Marine megafaunal extinction discovered

by Mary Caperton Morton
Thursday, November 9, 2017

Fossils from Pliocene megafauna: sharks' teeth from Carchahinus leucas (left) and Negaprion (right). Credit: University of Zurich.

Extinctions of large land animals during the Pleistocene are well documented. In a new study, scientists report that marine megafauna also suffered severe losses several million years ago, around the time that the first hominid ancestors were emerging in Africa.

By examining the marine fossil record from the Pliocene and Pleistocene epochs, spanning 5.3 million to 11,700 years ago, researchers found that roughly “a third of marine megafauna disappeared about 3 [million] to 2 million years ago,” said lead author Catalina Pimiento of the Natural History Museum in Berlin, Germany, in a statement. “Therefore, the marine megafaunal communities that humans inherited were already altered and functioning at a diminished diversity.”

The extinction event disproportionally impacted large marine mammals, which lost more than 55 percent of their diversity. Sea turtles declined by as much as 43 percent, sea birds by 35 percent and sharks by 9 percent. In the study, published in Nature Ecology and Evolution, the team suggested that the losses may have been caused by declines in previously productive coastal habitats, caused by fluctuating sea levels, changing currents and other oceanographic factors.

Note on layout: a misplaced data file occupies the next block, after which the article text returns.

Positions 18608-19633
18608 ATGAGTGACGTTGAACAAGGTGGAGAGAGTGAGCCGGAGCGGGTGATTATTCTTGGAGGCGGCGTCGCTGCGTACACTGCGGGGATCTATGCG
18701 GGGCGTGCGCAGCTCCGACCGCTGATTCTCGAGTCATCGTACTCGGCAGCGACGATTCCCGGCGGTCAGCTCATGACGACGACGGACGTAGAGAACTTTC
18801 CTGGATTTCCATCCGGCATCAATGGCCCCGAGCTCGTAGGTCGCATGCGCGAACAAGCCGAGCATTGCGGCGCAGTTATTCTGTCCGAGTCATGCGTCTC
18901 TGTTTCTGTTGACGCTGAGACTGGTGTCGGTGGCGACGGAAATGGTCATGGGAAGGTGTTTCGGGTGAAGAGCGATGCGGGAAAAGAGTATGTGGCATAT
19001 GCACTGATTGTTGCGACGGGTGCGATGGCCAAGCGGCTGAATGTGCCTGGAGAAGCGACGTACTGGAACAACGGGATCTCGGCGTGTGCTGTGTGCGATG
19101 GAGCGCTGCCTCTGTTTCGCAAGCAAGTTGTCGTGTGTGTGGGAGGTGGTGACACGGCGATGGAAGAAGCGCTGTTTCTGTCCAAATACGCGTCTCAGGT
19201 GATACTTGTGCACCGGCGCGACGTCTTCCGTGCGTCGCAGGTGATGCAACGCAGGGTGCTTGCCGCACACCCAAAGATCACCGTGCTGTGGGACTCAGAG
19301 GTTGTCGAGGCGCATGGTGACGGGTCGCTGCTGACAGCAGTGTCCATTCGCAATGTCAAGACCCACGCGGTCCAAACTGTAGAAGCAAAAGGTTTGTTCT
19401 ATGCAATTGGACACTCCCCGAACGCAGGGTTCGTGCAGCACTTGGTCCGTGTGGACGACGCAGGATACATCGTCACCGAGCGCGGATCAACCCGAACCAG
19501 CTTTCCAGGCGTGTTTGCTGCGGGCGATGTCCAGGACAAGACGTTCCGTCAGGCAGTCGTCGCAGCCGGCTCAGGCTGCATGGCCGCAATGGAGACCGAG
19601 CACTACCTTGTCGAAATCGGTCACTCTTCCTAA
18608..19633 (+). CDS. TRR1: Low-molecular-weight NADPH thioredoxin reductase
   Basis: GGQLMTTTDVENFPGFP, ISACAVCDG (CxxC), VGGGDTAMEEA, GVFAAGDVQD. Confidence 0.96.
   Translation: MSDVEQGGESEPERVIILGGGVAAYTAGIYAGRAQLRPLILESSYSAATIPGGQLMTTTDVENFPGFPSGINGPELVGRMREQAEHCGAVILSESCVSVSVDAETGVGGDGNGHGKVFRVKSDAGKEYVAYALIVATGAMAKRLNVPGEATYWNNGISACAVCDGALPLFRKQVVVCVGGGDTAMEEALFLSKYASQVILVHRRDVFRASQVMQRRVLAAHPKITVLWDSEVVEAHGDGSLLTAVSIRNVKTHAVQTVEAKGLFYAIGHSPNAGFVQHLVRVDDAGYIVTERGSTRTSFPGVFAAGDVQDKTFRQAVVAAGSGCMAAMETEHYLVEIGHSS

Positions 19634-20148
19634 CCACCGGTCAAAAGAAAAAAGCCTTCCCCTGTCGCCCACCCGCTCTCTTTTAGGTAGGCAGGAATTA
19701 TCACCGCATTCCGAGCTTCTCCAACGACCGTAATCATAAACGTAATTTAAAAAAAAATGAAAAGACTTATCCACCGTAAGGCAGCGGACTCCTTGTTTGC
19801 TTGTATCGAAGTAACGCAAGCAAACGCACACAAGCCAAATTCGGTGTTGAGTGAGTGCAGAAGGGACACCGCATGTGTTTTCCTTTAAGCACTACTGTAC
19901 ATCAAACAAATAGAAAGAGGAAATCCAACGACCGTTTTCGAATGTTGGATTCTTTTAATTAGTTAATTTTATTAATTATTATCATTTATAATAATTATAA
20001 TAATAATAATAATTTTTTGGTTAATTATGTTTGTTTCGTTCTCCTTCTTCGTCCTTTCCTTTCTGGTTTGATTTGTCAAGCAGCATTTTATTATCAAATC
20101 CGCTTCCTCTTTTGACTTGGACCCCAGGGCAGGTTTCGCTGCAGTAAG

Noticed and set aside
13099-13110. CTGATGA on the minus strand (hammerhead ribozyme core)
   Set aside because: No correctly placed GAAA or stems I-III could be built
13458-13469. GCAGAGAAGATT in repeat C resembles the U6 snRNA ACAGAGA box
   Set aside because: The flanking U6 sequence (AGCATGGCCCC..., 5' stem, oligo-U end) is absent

“Our models have demonstrated that warm-blooded animals in particular were more likely to become extinct,” Pimiento said, including species of sea cows and baleen whales. “This study shows that marine megafauna were far more vulnerable to global environmental changes in the recent geological past than had previously been assumed.”

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